This week, we’re looking back at some of the biggest hits of the 2000s as we chart the changing fortunes of the NZ music industry in our special project Don't Stream It's Over. Today, Chris Schulz speaks to Yudhi Moodley from Misfits of Science.

Busta Rhymes is about to play to a full house in Dunedin, and Yudhi Moodley is having an "out of body experience".

Moodley, a young rapper wearing oversized clothes who goes by the rap name Colossal is standing on stage beside his Misfits of Science bandmate Steve McQuinn, aka Optimus.

Tonight, as the Brooklyn rap legend's opening act, the pair have a reason to celebrate.

"It was a couple of months after we hit No. 1 (and) just before our album was about to come out," explains Moodley.

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"For me, that was when reality hit that people really liked our shit."

Moodley and McQuinn had spent years working up to that moment, crafting clever rhyme schemes over self-produced rap songs in their bedrooms.

"That entire first album was the result of us not going clubbing, not doing that typical young adult stuff. Just grafting," says Moodley.

That graft led to a chart-topping single in Fool's Love, a bouncy banger about hip-hop materialism that samples Doris Day and Ike & Tina Turner.

Accompanied by a hilarious video that featured cartoon versions of the pair sporting oversized heads, giant baseball caps and baggy jeans, Fool's Love spent four weeks at No. 1 and stayed in the top 10 for three months.

On stage before Busta Rhymes, with the crowd singing their songs back to them word-for-word, the pair felt like they'd made it.

"That was the best time of my life. I was living my dream," says Moodley. "I felt like I had an out of body experience during that show."

Their success came during a boom time for Kiwi hip-hop and New Zealand music, and they kept up their hot streak with a run of follow-up singles from their debut album MOS Presents, including Mmmhmm and Chemical Madness.

Throughout 2004 and 2005, Moodley and McQuinn toured extensively while formulating plans for a follow-up album, one that would add a serious side to their cartoon rap antics.

"People were pushing us into this box, saying, 'Oh these guys make this quirky stuff, that's them'. That second album was going to dispel all that," says Moodley.

By 2006, they were ready to release it. But things had changed. As record sales slumped and downloads took over, record labels were struggling.

The album's release kept getting delayed, and the group grew frustrated as their label underwent a major merger to become SonyBMG.

"It went from months into years," he says. "Everyone working for us to promote the album, they were made redundant. We had to self promo and stuff, even though we were on a major.

"Everything just went quiet. No one wanted to know about it."

Yudhi Moodley and Steve McQuinn perform live as rap duo Misfits of Science.
Yudhi Moodley and Steve McQuinn perform live as rap duo Misfits of Science.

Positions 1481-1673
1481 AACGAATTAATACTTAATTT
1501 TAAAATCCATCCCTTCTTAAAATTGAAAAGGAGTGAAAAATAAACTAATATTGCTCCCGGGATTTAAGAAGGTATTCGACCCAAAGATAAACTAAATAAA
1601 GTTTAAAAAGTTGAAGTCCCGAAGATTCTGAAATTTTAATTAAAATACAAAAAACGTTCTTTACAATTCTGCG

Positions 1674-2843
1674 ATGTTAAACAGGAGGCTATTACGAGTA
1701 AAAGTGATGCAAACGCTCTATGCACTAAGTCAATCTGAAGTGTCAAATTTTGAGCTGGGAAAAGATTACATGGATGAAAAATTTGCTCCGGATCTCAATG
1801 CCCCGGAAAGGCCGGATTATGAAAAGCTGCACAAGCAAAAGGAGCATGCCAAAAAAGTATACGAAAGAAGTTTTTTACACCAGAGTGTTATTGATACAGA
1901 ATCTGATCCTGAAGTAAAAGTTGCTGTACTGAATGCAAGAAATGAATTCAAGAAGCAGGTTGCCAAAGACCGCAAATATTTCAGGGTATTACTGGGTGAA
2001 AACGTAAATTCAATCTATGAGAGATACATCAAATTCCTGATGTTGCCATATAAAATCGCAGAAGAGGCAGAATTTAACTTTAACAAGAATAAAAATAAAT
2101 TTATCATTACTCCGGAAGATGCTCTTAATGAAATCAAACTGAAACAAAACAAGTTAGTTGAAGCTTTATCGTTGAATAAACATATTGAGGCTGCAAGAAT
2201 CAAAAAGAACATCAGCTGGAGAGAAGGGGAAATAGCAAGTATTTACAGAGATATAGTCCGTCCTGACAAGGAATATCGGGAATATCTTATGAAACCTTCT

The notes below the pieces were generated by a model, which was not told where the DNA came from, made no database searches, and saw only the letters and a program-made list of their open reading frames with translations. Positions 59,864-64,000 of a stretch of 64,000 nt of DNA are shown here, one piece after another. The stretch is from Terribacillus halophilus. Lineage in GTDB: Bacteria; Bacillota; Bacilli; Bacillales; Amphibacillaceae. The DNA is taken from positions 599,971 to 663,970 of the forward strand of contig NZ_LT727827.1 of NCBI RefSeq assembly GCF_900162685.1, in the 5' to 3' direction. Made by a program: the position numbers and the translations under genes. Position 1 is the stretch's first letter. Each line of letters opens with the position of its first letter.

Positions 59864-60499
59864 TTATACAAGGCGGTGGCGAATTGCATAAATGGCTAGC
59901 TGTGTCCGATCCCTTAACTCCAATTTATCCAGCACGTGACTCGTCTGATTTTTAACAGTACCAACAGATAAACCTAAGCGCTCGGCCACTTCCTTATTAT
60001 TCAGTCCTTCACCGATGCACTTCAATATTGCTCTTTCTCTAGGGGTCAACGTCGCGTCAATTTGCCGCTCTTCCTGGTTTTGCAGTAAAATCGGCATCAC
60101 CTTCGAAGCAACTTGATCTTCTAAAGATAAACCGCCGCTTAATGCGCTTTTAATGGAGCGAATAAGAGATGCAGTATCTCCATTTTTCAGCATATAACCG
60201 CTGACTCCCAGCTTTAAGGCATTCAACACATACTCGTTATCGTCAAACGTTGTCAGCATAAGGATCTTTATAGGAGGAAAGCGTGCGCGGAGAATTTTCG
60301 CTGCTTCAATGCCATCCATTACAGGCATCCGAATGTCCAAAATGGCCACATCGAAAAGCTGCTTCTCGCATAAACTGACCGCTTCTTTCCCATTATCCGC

The group reluctantly released the EP Can't Leave You Alone, but didn't feel like it reflected the direction they were moving in. Singles struggled to get traction and the album got permanently shelved.

By 2009, they tried showcasing a new look while opening for De La Soul in Auckland, adding more synths and reinterpreting their hits with electronic influences.

But Moodley felt "consumed" by the industry and, combined with personal issues, sank into depression.

"I went into a dark, dark place. (I was) going out, getting completely wasted, getting into fights, all that stuff. There was a point where I had to step back and be completely invisible.

"My entire world was not what it was compared to 2004. I felt at that point, that's when I wanted to leave everything."

Moodley and McQuinn released one last song together. Called Funny Money, the NZ on Air-funded clip flagged their cartoon antics for something far darker.

Featuring hostages bound, gagged and lying motionless on the floor, Moodley says the clip was a metaphor for how the band had been treated by the music industry.

"We felt like we were in a corner and we couldn't get out. I felt hard done by by a lot of people who should have had our backs and didn't work harder for us when we provided the material for them to work with," he says.

"So many people in the industry just want to know you when you're hot, and shy away from you when you're not. It was disappointing because I knew how good that second album was."

That second album remains unreleased. The band quietly went their separate ways after that De La Soul show with McQuinn moving to Melbourne and Moodley shifting to Sydney.

He works there doing "boring stuff" as a service delivery manager but still makes music in his spare time under the time Ruckus Garvey, often using his experiences in the music industry as inspiration for his lyrics.

When he looks back on his time in Misfits of Science, there's only one emotion he feels: Disappointment.

"We never got the recognition. No one gives a shit, we never get spoken about," he says. "The props, they never came."

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